Rory McIlroy is the winner of 2012 Honda Classic after a two-shot victory over Tiger Woods and Tom Gillis. With this victory, McIlroy has overtaken Luke Donald as the new number-one ranked player in the world. McIlroy completed all four rounds in the 60’s for 12-under-par 268 to hold off a charge from Tiger Woods, who carded his lowest round ever on Tour on Sunday with 62.
Sunday morning at PGA National was going to start much earlier than scheduled due to impending severe weather on the East Coast of Florida. Tee times were moved up to try and avoid the inclement weather and it looked like we all were in for tape-delayed golf on Sunday afternoon. Thankfully, the weather DID NOT cooperate! Play at Palm Beach Gardens was a few holes old when a weather system moved through the area suspending play. This delay enabled the schedule to revert to the original tee times and making the event live on television as previously scheduled. Who would have wanted to read about this on Twitter instead of watching it develop live? Not me or you. Not after that show.
McIlroy, known for his sweet swing and smooth demeanor, can now add cool-under-fire to his steadily-growing resume that also includes major champion and number-one ranked player in the world. It’s one thing to hold off young Jason Day at Congressional but it’s an entirely different piece of finishing when Tiger Woods is in the rear-view mirror and charging on Sunday.
McIlroy held off Woods and Tom Gillis the old-fashioned way, with his short-game. He led the field in scrambling, getting up 20 out of 24 times throughout the week. None of these up-and-downs were bigger than the ones on 14, 15 and 17 after Woods was safely in the clubhouse at 10-under and McIlroy had a two shot lead. A fantastic pitch from a gnarly lie on 14 was even better after he sank the putt. Bunker shots on 15 and 17 were above average, but the flat stick still had to knock them home. After holing those putts and not dropping any shots, he stood on 18 tee with a two-shot lead over Woods and he had plenty of margin for error, if necessary.
He didn’t need any of it as his final tee shot split the fairway on the par-five and he cruised home to victory. McIlroy finished the week fifth in strokes gained-putting on top his scrambling numbers. Not bad after he was near the bottom of the scrambling stats last week in his runner-up finish at WGC-Match Play.
Déjà vu All Over Again?
Rory McIlroy began the day with a two-shot lead over journeyman Tom Gillis and rookie Harris English and a nine-shot lead over an up-and-down Tiger Woods. As we’ve learned this year on Tour, no lead is safe on Sundays.
Yet, Rory McIlroy is not Kyle Stanley. Nor is he Spencer Levin, Charlie Wi, Keegan Bradley or Daniel Summerhays. Heck, he’s not even Phil Mickelson, at least not yet. McIlroy did today what those golfers could not do earlier in the year: Close out and win after leading after 54 holes.
Last year, Rory McIlroy played “The Bear Trap” seven-over on Saturday. Yes, seven-over in three holes in one round.
What a difference a year makes. This week, he played the “The Bear Trap” three-under for the week and even on the day when it counted the most, Sunday. He could have easily remembered that experience on Saturday or Sunday of this year but he didn’t. That’s mental toughness.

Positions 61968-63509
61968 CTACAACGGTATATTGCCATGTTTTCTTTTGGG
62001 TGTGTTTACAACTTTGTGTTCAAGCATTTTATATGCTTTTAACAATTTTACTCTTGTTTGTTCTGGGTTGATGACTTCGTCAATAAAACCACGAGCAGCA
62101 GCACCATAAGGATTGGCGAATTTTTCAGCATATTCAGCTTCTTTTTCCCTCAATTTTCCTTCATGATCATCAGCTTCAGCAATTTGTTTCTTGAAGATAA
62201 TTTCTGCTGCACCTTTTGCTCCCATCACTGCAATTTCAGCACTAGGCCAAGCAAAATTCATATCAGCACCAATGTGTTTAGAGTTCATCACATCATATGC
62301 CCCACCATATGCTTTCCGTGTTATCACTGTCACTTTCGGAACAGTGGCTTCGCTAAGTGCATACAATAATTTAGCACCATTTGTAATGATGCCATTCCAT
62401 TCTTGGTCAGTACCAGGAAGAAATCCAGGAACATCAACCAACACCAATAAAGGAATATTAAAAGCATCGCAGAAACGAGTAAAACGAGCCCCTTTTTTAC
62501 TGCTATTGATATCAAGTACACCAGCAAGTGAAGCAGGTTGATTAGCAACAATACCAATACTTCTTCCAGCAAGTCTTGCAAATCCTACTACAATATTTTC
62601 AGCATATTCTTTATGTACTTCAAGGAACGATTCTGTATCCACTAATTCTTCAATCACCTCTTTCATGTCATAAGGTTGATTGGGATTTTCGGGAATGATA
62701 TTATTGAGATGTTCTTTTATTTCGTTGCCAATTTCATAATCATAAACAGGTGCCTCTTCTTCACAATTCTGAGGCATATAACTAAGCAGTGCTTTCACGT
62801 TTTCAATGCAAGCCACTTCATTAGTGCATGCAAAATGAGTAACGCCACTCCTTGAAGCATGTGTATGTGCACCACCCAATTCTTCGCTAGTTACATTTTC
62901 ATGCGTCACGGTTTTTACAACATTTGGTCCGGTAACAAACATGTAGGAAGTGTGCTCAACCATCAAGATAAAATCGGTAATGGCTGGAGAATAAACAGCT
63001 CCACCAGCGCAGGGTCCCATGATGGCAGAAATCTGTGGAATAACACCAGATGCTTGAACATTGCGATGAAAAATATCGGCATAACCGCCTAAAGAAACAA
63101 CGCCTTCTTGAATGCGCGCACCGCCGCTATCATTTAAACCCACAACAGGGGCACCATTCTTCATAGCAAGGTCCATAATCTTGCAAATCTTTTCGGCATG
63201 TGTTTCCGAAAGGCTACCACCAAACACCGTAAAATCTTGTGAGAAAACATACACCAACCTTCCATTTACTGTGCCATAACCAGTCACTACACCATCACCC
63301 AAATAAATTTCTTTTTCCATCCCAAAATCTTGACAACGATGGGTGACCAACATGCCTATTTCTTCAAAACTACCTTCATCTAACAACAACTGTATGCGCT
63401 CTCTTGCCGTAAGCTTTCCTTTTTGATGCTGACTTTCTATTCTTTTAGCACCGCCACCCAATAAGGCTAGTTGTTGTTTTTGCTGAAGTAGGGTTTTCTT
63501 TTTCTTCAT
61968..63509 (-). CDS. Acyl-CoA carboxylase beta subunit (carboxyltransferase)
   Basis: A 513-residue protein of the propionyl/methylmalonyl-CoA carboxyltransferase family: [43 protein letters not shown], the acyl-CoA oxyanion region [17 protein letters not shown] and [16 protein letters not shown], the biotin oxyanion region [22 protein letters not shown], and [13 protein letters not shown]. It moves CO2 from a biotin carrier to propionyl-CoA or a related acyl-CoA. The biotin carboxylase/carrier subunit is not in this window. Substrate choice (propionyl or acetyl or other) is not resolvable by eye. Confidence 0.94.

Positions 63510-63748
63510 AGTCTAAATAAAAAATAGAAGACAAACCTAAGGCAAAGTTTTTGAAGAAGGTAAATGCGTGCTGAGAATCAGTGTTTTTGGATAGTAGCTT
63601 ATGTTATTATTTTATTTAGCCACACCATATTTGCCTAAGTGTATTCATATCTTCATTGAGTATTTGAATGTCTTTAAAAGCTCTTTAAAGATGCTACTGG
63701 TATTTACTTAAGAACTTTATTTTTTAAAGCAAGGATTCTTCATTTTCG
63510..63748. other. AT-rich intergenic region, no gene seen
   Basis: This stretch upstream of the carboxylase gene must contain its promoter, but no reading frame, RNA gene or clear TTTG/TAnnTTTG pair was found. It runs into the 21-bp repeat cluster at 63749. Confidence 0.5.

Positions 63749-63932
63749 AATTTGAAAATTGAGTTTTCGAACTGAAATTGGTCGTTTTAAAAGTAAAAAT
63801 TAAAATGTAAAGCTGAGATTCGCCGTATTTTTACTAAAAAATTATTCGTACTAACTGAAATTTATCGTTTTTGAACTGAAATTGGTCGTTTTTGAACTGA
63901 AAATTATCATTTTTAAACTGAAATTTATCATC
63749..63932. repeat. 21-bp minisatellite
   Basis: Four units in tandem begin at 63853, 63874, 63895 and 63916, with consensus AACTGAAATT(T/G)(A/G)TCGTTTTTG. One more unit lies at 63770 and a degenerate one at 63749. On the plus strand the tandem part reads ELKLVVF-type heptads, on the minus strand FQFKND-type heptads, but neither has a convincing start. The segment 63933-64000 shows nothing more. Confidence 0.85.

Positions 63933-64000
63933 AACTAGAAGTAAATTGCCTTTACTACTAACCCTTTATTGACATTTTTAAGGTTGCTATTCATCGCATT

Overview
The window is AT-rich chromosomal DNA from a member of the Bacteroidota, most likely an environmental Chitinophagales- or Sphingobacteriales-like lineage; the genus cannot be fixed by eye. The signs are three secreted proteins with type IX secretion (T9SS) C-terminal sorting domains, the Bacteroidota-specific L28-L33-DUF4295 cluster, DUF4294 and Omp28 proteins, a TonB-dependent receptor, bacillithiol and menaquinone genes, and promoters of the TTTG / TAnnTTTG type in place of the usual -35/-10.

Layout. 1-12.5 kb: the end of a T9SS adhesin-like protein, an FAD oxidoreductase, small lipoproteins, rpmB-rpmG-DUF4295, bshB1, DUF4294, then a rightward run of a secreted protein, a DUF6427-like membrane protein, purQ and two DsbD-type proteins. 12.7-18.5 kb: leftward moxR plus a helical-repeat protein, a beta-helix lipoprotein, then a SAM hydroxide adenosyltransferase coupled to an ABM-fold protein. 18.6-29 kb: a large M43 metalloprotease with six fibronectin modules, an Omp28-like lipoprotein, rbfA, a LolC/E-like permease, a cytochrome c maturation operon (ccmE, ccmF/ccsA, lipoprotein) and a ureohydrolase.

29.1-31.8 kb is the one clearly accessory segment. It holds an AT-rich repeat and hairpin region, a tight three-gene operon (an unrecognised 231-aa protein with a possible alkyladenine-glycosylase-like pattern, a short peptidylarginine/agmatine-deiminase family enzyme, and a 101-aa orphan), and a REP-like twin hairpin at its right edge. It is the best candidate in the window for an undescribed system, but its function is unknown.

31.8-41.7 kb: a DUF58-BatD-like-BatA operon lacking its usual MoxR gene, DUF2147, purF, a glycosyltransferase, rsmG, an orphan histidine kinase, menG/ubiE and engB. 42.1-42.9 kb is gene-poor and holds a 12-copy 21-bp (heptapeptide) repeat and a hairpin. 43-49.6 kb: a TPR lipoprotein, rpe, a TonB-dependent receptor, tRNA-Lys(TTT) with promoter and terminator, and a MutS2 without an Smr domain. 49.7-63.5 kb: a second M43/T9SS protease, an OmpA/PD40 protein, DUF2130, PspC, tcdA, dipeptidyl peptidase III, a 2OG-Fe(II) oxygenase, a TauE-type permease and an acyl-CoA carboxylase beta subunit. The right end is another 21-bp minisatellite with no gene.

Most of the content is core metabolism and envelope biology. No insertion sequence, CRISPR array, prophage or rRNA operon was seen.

Are there any other tournaments that McIlroy didn’t play so well last year? If so, I’ll take him to win on those tracks in 2012. What’s that? The Masters where he blew a four-shot lead on Sunday and shot 80? I understand this was not a major, but when Tiger Woods is breathing down your neck with 62, bad thoughts can creep into your head. Jack Nicklaus remarked on the telecast, as McIlroy entered “The Bear Trap”, that he would prefer to be in Tiger’s shoes at that moment in the round. Yikes.
Hey, becoming number one in the world shouldn’t’ be easy and it wasn’t. What started last summer at Congressional has blossomed into fantastic golf over the last nine months. He took the mantle by playing flawless golf this week, Tiger Woods or no Tiger Woods. Speaking of Tiger Woods, McIlroy becomes the second-youngest player ever at 22 years to be ranked number one. Tiger Woods was 21 years old.
At least I gave you folks a winner this week after last week’s disaster. Thanks for reading as always.
Young Guns vs Old Guns
In 10 tournaments this season, the Young versus Old argument is now 7-2-1.
For the young, Johnson Wagner (31), Brandt Snedeker (31), Kyle Stanley (24) and Bill Haas (29), John Huh (21), Hunter Mahan (29) and now Rory McIlroy (22) lead the way for the Young guys.
Mark Wilson (37) is in the middle, a half-point for each.
Steve Stricker (44) and Phil Mickelson (41) are flying the flag for the old folks on Tour.
This is also the first victory for the rest of the world this season on Tour. U.S. players had won the first nine events. Not a bad start though!
One other note for gamers: This is the fifth-straight year at The Honda Classic that an international player has won. McIlroy joins Yang, Els, Villegas and Sabbatini as winners since 2008 at PGA National. Mark Wilson is the only U.S. player to win (2007) since the tournament moved there.